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It’s not all coffee houses. Traditional pubs may be closing, but the rise and rise of craft brewing and distilling is coming up like the yeast on an open vat of unpasteurised real ale. Tastes are changing. Is your business changing too?
The evidence of a city centre Friday night may suggest otherwise, but apparently we are all drinking less. If the media, and the boarded up pubs are to be believed, the seemingly inexorable demise of the traditional British pub is only a matter of time.
However, we’re not all rushing to sign the pledge just yet. Far from it. While ‘spit and sawdust’ is most certainly out, micro-brewing and gastropubbing is most certainly in, and a new incarnation of the neighbourhood pub is on the rise.
Across the country, tastes are changing. Clever marketing may be driving that change, but clearly less of us appreciate a night of stale beer and stale crisps, and more of us are having a family outing for a meal and a drink. It’s all fresh from the kitchen, and even fresh from the in-house brewery - sometimes so fresh it’s still alive, as real ale enthusiasts will delight in telling you.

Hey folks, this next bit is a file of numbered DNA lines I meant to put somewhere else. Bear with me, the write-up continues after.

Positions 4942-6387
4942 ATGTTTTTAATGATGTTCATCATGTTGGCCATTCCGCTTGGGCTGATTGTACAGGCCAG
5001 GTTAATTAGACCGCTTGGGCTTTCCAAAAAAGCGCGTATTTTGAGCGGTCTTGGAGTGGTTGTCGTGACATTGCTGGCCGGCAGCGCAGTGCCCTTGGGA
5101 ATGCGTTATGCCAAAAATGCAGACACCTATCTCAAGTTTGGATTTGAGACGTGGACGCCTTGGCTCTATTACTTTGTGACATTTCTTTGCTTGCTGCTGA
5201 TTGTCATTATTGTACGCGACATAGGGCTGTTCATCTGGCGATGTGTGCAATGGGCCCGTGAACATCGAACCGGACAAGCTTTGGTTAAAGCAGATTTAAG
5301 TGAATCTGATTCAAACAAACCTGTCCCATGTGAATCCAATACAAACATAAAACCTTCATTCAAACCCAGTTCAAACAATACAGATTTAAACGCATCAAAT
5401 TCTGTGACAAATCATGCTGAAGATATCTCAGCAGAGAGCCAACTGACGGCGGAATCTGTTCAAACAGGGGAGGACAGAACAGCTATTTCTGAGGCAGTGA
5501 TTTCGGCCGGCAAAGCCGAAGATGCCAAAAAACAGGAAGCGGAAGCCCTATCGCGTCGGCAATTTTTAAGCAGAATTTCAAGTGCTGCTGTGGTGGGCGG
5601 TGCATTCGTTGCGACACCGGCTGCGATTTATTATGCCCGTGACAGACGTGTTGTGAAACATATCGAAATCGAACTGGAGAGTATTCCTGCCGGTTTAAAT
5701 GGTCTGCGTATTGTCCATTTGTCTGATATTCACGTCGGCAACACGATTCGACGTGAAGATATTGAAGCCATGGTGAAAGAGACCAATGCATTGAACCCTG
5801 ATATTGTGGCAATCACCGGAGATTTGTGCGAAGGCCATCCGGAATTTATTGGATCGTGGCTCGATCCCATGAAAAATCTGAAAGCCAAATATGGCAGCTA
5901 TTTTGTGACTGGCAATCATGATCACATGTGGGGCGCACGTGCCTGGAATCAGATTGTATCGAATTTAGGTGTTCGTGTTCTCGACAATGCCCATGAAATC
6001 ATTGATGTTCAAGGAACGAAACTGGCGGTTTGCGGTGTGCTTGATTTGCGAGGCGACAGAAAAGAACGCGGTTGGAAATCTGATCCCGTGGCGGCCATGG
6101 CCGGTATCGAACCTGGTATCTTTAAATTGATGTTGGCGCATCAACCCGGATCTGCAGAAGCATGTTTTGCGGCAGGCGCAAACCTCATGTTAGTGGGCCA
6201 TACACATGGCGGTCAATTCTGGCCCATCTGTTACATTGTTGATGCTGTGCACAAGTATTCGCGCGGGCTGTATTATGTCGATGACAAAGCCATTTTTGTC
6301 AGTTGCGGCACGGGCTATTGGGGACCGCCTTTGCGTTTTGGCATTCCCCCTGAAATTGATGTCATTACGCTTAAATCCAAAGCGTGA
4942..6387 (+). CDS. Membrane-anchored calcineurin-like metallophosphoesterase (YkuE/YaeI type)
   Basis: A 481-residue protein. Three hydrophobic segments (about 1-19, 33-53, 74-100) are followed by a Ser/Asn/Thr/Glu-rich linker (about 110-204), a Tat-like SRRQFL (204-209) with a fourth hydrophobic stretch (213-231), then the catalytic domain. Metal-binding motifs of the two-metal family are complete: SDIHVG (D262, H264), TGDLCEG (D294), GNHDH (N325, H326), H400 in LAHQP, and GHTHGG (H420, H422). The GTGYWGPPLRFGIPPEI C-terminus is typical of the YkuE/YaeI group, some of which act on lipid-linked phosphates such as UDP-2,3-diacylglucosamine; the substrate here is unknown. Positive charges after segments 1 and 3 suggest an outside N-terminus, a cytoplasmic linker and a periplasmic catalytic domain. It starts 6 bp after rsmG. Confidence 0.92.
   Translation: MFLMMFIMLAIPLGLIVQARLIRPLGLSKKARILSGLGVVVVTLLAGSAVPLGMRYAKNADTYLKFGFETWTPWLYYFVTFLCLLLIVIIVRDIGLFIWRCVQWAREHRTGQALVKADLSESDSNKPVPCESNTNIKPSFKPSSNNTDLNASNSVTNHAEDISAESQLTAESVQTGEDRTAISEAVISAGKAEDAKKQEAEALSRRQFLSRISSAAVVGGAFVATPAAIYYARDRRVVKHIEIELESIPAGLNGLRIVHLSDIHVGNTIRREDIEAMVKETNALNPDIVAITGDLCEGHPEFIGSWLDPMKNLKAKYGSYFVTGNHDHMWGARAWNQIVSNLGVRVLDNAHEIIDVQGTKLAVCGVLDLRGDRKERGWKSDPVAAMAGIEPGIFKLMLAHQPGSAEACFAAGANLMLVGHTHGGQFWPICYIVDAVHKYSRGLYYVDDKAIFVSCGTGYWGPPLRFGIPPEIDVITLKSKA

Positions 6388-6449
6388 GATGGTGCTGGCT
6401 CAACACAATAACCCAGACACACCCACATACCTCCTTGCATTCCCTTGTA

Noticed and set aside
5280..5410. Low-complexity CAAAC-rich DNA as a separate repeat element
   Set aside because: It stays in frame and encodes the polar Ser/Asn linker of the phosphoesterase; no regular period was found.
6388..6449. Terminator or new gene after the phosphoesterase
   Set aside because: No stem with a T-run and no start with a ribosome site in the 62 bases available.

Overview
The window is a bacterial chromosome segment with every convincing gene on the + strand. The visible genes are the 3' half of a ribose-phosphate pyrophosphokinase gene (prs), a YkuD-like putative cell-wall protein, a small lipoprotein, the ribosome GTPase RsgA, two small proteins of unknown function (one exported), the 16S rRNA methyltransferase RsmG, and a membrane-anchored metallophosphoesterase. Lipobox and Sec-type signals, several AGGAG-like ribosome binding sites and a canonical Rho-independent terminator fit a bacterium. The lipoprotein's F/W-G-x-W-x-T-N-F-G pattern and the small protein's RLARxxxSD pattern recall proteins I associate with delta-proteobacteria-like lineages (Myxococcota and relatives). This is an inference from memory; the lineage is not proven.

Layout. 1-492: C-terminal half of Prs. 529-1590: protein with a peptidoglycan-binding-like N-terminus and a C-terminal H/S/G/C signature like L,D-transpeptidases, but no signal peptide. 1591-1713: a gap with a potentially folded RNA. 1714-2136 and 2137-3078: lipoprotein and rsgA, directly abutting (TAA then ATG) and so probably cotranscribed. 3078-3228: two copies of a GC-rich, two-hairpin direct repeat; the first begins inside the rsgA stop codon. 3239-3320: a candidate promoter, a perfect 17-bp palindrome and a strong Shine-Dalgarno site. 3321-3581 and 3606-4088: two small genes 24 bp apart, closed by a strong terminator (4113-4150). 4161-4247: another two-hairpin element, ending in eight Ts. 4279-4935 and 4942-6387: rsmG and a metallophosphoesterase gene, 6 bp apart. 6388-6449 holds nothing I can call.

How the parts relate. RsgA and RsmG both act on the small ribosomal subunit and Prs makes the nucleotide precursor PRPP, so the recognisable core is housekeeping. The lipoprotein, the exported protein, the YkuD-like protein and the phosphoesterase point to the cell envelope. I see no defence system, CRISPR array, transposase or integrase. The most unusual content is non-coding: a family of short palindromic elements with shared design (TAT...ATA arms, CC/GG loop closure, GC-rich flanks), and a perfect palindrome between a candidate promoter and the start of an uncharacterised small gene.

If the sobering thought of staying alive and moving with the times leaves you reaching for the drink - don’t despair. Getting refocused and making sure your business is ready to serve a changing market need not be a calamity. Keep an eye on your market and be ready to serve your customers what they want.
Springfords can give you some early pointers as to where your business and your customers are going, and let the numbers flag up any divergence on the journey. Keep on top of your accounting and those detailed financial reports can tell you plenty about what your customers prefer as time goes by.
Serving those changing tastes can be big business. Newspapers, including the Daily Express and the Scotsman, recently reported the boom in boutique brewing and distilling. New micro-breweries are springing up all the time, and some are even making it to the mainstream. Think Brew Dog for example.
There are even companies making a go of updating the time-honoured local bar. Not serving gourmet food, and not fitted out like the showroom at John Lewis; they revel in a modern, comfortable version of the neighbourhood pub, giving local people once again a place to call their local.
So business change can be an opportunity – your pint glass can indeed be half full!